./security/py-trustme, Number on quality TLS certs while you wait

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Branch: CURRENT, Version: 0.5.1, Package name: py37-trustme-0.5.1, Maintainer: pkgsrc-users

trustme is a tiny Python package that does one thing: it gives you a fake
certificate authority (CA) that you can use to generate fake TLS certs to use
in your tests. Well, technically they're real certs, they're just signed by
your CA, which nobody trusts. But you can trust it. Trust me.


Required to run:
[devel/py-setuptools] [security/py-cryptography] [www/py-idna] [lang/python37]

Required to build:
[pkgtools/cwrappers]

Master sites:

SHA1: 6266f6d1f00d1f27c9700f03e30e458a97016a85
RMD160: dacc89b937e0b1185569ea3f96e4c3a871e98f3f
Filesize: 20.868 KB

Version history: (Expand)


CVS history: (Expand)


   2019-05-02 11:41:04 by Adam Ciarcinski | Files touched by this commit (2) | Package updated
Log message:
py-trustme: updated to 0.5.1

0.5.1:
Unknown changes
   2019-01-25 14:33:15 by Adam Ciarcinski | Files touched by this commit (2) | Package updated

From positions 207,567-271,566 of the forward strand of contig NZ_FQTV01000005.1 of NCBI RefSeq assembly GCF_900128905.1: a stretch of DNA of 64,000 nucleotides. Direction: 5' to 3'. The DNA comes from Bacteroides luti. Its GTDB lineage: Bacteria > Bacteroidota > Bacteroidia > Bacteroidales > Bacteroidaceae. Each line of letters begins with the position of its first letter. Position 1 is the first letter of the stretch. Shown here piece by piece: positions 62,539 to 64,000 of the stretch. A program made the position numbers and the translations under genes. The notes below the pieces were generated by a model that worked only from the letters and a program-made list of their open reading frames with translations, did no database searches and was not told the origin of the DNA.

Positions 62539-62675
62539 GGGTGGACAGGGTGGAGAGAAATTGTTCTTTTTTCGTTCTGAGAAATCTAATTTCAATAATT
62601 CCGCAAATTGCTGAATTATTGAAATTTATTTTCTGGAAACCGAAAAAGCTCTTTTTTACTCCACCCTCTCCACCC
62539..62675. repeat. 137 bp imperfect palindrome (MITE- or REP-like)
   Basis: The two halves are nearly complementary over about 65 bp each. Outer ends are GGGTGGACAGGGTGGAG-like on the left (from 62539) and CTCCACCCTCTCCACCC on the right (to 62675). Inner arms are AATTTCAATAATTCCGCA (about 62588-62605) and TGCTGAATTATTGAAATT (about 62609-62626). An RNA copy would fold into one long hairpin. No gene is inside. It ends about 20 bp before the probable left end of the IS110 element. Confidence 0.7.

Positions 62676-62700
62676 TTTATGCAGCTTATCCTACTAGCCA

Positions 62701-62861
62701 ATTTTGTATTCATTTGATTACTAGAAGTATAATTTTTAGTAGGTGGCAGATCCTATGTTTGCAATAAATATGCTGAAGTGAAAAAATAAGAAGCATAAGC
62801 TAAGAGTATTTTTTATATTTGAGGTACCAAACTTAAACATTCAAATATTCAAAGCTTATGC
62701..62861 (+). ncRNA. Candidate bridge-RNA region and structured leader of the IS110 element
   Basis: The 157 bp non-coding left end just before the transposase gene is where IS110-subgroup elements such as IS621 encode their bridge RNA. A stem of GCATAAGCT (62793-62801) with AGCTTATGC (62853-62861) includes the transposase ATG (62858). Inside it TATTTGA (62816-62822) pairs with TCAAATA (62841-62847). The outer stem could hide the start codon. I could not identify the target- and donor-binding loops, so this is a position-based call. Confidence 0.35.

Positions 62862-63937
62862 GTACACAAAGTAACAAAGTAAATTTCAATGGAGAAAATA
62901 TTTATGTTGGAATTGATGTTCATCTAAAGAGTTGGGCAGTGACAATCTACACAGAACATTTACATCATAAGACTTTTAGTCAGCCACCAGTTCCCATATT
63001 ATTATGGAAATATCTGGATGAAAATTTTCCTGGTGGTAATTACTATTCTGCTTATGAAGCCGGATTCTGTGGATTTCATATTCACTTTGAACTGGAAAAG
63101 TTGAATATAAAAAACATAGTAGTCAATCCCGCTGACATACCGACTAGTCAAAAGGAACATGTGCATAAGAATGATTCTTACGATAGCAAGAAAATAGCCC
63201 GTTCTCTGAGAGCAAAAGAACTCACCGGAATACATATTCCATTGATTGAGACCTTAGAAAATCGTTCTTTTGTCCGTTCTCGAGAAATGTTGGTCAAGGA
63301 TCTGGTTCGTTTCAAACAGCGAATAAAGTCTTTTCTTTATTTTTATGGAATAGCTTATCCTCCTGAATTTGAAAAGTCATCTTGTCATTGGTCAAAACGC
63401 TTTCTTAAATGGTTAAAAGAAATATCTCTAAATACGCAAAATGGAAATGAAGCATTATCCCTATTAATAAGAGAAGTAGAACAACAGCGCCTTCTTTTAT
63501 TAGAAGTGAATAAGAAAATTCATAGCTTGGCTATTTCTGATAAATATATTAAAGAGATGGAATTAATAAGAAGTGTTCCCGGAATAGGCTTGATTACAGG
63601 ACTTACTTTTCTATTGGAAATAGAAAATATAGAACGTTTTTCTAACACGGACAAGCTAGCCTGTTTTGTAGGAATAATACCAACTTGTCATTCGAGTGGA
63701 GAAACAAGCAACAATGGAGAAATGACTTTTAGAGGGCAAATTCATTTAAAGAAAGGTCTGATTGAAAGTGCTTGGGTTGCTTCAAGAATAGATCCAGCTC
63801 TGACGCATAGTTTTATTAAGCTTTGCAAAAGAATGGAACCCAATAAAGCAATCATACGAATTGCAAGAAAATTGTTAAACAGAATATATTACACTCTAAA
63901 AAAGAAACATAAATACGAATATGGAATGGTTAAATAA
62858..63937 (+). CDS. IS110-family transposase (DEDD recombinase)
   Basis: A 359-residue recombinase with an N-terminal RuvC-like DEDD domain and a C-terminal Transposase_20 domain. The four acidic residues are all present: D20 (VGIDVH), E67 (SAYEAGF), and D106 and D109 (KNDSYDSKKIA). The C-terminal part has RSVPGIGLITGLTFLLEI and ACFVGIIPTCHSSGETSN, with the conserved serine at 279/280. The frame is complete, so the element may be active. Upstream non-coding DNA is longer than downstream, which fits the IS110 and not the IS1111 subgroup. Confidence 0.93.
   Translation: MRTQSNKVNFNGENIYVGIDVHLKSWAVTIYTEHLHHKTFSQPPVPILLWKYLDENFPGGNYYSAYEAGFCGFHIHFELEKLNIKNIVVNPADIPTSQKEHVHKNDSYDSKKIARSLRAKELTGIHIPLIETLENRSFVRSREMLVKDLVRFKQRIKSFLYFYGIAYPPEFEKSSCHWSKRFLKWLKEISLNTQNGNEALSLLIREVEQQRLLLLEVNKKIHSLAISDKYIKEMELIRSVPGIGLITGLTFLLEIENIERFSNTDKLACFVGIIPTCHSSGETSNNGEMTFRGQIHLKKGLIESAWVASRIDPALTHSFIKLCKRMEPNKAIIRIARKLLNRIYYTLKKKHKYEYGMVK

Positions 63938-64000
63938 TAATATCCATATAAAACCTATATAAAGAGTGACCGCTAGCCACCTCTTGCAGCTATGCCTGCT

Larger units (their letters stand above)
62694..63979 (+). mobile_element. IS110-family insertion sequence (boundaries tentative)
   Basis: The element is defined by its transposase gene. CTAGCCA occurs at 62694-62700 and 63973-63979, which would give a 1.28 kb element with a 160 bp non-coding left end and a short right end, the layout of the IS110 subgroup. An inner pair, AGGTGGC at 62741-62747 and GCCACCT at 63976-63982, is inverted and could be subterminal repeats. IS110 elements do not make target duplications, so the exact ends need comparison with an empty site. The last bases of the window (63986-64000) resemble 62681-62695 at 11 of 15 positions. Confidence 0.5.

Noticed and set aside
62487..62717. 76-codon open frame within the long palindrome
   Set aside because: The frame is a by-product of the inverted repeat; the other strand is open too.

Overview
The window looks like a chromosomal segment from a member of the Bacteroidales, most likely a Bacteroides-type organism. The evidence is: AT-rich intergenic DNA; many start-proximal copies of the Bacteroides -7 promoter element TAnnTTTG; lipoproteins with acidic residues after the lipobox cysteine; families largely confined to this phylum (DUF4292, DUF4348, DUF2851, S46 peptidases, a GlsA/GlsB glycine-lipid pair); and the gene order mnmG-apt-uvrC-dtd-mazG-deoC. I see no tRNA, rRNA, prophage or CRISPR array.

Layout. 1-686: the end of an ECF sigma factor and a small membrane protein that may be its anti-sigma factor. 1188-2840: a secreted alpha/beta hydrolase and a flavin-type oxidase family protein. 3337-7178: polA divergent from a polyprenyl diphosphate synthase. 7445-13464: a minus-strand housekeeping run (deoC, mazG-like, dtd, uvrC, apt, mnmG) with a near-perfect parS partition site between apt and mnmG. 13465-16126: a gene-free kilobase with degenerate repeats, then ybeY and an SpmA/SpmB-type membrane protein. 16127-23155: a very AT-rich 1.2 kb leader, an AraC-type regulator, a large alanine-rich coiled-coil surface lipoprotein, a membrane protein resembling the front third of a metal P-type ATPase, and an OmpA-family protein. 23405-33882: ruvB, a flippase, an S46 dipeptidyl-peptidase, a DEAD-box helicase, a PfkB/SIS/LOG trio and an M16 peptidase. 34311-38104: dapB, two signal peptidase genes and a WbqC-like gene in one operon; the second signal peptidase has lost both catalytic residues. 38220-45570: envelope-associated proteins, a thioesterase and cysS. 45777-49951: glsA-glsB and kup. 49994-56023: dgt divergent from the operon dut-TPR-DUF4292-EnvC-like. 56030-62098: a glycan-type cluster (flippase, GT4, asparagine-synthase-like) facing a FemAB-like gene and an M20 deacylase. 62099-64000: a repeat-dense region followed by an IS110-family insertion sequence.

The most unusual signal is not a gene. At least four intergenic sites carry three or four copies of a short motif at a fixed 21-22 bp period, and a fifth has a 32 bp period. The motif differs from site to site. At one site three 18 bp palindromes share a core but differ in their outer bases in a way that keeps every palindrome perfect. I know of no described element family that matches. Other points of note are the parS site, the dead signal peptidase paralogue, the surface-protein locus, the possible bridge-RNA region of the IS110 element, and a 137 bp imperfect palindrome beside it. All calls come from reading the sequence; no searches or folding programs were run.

Log message:
py-trustme: updated to 0.5.0

Trustme 0.5.0:

Features
Added CA.create_child_ca() to allow for certificate chains
Added CA.private_key_pem to export CA private keys; this allows signing other \ 
certs with the same CA outside of trustme.
CAs now include the KeyUsage and ExtendedKeyUsage extensions configured for SSL \ 
certificates.
CA.issue_cert now accepts email addresses as a valid form of identity.
It’s now possible to set the “common name” of generated certs; see \ 
CA.issue_cert for details
CA.issue_server_cert has been renamed to CA.issue_cert, since it supports both \ 
server and client certs. To preserve backwards compatibility, the old name is \ 
retained as an undocumented alias.

Bugfixes
Make sure cert expiration dates don’t exceed 2038-01-01, to avoid issues on \ 
some 32-bit platforms that suffer from the Y2038 problem.
   2018-09-06 15:36:16 by Adam Ciarcinski | Files touched by this commit (4)
Log message:
py-trustme: added version 0.4.0

trustme is a tiny Python package that does one thing: it gives you a fake
certificate authority (CA) that you can use to generate fake TLS certs to use
in your tests. Well, technically they're real certs, they're just signed by
your CA, which nobody trusts. But you can trust it. Trust me.